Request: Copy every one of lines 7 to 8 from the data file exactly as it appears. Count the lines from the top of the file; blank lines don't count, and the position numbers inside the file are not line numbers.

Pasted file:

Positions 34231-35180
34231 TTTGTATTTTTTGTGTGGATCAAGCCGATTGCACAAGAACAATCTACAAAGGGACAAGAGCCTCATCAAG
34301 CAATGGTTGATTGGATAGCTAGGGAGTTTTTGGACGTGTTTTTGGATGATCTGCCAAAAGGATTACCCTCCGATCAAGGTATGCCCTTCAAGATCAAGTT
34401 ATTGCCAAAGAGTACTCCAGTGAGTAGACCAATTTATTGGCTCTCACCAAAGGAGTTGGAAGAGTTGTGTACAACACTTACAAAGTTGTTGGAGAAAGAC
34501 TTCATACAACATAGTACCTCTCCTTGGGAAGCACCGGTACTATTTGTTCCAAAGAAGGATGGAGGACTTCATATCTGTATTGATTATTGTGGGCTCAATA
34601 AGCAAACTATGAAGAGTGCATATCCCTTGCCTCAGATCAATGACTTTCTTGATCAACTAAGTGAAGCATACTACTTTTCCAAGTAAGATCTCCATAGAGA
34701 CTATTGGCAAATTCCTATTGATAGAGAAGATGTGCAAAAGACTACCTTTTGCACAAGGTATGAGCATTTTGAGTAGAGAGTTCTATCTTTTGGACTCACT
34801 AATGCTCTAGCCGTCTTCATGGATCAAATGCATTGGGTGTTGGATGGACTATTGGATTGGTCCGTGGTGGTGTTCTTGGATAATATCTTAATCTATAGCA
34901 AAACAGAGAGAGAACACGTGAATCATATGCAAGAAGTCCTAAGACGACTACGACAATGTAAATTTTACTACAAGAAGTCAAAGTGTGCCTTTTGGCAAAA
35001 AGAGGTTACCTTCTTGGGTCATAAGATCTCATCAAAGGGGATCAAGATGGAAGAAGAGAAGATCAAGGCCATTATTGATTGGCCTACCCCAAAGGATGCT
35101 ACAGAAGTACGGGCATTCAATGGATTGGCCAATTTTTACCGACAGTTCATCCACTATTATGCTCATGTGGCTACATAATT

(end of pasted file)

34701 CTATTGGCAAATTCCTATTGATAGAGAAGATGTGCAAAAGACTACCTTTTGCACAAGGTATGAGCATTTTGAGTAGAGAGTTCTATCTTTTGGACTCACT
34801 AATGCTCTAGCCGTCTTCATGGATCAAATGCATTGGGTGTTGGATGGACTATTGGATTGGTCCGTGGTGGTGTTCTTGGATAATATCTTAATCTATAGCA